You don’t seem to study Norwegian any longer, but just out of curiosity, do you hear the Norwegian “æ” as [æ] or [a]? My native language doesn't have [æ]. For a long time the English /æ/ seemed very similar to Serbian “e” /ɛ/, but now I can easily tell the difference. Now however, I keep hearing [a] in these recordings. I can clearly tell the difference between “er” [aɾ] and “har” [hɑːɾ]. What about you? How do you hear Norwegian “æ“? Here’s an example.
I sometimes have a hard time with distinguishing [æ] and [a] too since English (at least my dialect) doesn’t have [a] lol. In the link you gave, the /æ/ in ’lærere’ sounds like [a] to me, but when I looked up Norwegian phonology it said that Norwegian doesn’t have an [a]. It’s possible though, that that sound is somewhere in between [a] and [æ] and is just transcribed as [æ]
I don't know too much about IPA so I might be wrong, but there does seem to be a short pause where you've marked one, that would be correct.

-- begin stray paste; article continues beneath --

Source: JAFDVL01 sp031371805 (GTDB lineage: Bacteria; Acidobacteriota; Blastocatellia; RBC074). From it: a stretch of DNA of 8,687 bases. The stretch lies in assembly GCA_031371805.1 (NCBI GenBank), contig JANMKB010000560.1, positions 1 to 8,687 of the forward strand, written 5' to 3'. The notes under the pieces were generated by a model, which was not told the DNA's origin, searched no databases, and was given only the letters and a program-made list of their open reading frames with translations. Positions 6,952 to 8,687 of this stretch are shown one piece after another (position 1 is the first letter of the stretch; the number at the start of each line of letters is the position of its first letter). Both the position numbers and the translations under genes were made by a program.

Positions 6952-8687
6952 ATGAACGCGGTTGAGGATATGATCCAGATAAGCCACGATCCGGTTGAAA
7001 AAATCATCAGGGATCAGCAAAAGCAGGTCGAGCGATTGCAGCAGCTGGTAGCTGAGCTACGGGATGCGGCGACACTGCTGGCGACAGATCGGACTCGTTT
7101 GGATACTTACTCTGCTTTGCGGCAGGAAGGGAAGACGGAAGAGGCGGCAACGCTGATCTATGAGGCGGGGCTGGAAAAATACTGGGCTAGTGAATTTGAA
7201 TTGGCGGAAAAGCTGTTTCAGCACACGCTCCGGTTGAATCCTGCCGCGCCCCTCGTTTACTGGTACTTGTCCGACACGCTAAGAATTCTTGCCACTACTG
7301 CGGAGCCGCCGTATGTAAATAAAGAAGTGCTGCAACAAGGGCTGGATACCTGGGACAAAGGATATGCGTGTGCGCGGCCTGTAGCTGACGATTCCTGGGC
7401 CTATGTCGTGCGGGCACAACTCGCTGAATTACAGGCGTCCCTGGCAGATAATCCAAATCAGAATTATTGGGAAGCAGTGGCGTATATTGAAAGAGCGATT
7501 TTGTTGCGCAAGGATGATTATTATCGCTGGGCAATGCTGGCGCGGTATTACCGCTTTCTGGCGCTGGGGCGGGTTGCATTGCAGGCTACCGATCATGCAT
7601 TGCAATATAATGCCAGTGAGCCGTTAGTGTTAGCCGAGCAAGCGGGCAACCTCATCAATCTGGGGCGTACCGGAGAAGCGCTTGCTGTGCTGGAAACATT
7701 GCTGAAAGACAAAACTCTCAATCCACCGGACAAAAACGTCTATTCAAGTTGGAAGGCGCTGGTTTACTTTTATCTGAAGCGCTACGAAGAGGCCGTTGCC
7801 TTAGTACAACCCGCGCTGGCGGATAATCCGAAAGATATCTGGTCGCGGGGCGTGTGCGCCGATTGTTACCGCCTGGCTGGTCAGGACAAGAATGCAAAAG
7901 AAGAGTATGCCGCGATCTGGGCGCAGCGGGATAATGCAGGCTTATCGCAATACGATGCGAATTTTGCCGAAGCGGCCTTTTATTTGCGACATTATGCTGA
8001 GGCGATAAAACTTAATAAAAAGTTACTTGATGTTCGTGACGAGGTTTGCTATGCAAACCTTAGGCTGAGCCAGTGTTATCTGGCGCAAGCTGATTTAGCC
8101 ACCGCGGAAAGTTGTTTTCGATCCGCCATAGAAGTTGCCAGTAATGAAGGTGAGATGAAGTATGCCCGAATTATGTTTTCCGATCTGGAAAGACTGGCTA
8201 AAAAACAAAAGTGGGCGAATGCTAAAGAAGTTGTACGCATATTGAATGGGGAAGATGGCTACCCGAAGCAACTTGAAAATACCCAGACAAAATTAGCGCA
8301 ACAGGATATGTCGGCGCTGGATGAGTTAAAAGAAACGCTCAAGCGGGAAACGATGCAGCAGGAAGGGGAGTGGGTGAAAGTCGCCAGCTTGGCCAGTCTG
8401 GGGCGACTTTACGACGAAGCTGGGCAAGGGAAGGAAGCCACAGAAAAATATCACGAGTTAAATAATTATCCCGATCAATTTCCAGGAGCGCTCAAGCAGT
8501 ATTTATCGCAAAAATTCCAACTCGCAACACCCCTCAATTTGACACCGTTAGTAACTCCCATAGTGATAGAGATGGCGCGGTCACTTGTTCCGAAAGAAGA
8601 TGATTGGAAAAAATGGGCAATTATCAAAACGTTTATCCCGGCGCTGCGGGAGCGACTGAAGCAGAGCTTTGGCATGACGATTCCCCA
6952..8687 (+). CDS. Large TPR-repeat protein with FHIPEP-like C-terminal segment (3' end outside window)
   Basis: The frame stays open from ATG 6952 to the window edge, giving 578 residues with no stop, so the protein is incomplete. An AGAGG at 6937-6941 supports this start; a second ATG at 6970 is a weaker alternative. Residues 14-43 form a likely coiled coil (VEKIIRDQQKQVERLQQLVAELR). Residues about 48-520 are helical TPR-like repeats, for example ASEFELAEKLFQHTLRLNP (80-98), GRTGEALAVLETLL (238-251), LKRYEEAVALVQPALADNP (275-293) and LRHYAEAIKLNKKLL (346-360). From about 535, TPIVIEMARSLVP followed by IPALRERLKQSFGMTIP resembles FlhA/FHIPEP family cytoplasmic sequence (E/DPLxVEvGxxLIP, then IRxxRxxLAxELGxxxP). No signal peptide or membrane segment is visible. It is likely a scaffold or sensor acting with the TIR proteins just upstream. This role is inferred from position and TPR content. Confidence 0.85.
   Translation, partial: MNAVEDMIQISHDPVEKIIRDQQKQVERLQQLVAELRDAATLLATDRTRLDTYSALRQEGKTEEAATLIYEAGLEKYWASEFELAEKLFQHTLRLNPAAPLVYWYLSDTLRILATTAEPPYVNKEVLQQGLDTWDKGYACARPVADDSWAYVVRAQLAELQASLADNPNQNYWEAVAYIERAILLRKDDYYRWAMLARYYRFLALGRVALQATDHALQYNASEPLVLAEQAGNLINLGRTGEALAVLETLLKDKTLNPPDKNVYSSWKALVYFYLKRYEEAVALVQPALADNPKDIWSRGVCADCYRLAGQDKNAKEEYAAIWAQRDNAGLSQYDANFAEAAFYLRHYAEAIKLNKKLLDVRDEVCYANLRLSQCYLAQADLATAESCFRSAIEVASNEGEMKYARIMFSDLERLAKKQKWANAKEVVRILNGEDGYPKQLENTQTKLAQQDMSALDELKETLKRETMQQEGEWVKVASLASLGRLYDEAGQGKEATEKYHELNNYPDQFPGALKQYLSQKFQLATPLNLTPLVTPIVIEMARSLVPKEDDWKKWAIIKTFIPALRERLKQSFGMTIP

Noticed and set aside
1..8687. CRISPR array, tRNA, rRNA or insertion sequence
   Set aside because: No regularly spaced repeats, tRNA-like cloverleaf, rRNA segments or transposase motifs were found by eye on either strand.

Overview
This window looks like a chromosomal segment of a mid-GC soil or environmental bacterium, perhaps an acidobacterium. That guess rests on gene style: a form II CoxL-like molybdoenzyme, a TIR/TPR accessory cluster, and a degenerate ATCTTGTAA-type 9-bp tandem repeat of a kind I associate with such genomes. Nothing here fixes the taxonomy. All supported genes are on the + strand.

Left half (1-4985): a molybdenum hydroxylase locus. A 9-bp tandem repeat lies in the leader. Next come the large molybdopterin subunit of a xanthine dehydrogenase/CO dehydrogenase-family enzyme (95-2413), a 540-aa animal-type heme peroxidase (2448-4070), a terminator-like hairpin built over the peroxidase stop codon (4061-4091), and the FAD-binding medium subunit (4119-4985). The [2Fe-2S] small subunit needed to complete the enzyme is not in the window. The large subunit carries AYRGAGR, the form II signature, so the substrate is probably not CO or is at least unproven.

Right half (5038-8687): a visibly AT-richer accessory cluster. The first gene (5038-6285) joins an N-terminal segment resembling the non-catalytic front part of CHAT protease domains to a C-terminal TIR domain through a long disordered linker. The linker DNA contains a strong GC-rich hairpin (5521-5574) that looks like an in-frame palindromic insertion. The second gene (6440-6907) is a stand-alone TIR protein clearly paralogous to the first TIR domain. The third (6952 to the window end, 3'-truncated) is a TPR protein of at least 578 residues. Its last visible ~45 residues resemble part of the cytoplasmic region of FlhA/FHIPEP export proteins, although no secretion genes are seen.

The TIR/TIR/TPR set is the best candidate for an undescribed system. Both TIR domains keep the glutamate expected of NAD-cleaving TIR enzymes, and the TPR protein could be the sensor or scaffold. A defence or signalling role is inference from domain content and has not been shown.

But much of your transcription seems to be incorrect, as all the a's should make the same sound, and there are no nasal vowels in Norwegian. I think these should all be [ɑ]. There should also be a t-sound before the n's. The 'o' in 'tomater should be [u]. The 'e' should be closer to [e̞] than [ɛ].
I was doing more of a phonetic transcription, based on how it sounded in this recording, I know a phonemic transcription would be different I know that Norwegian doesn't have nasal vowels, but the it sounded (to me) like rather than pronouncing the /nt/ it had a glottal stop (the catch in the word 'uh-oh') and left the vowel nasalized (because of the n), it's the same thing that happens in some dialects (my dialect) of English in words like 'can't' or 'rant'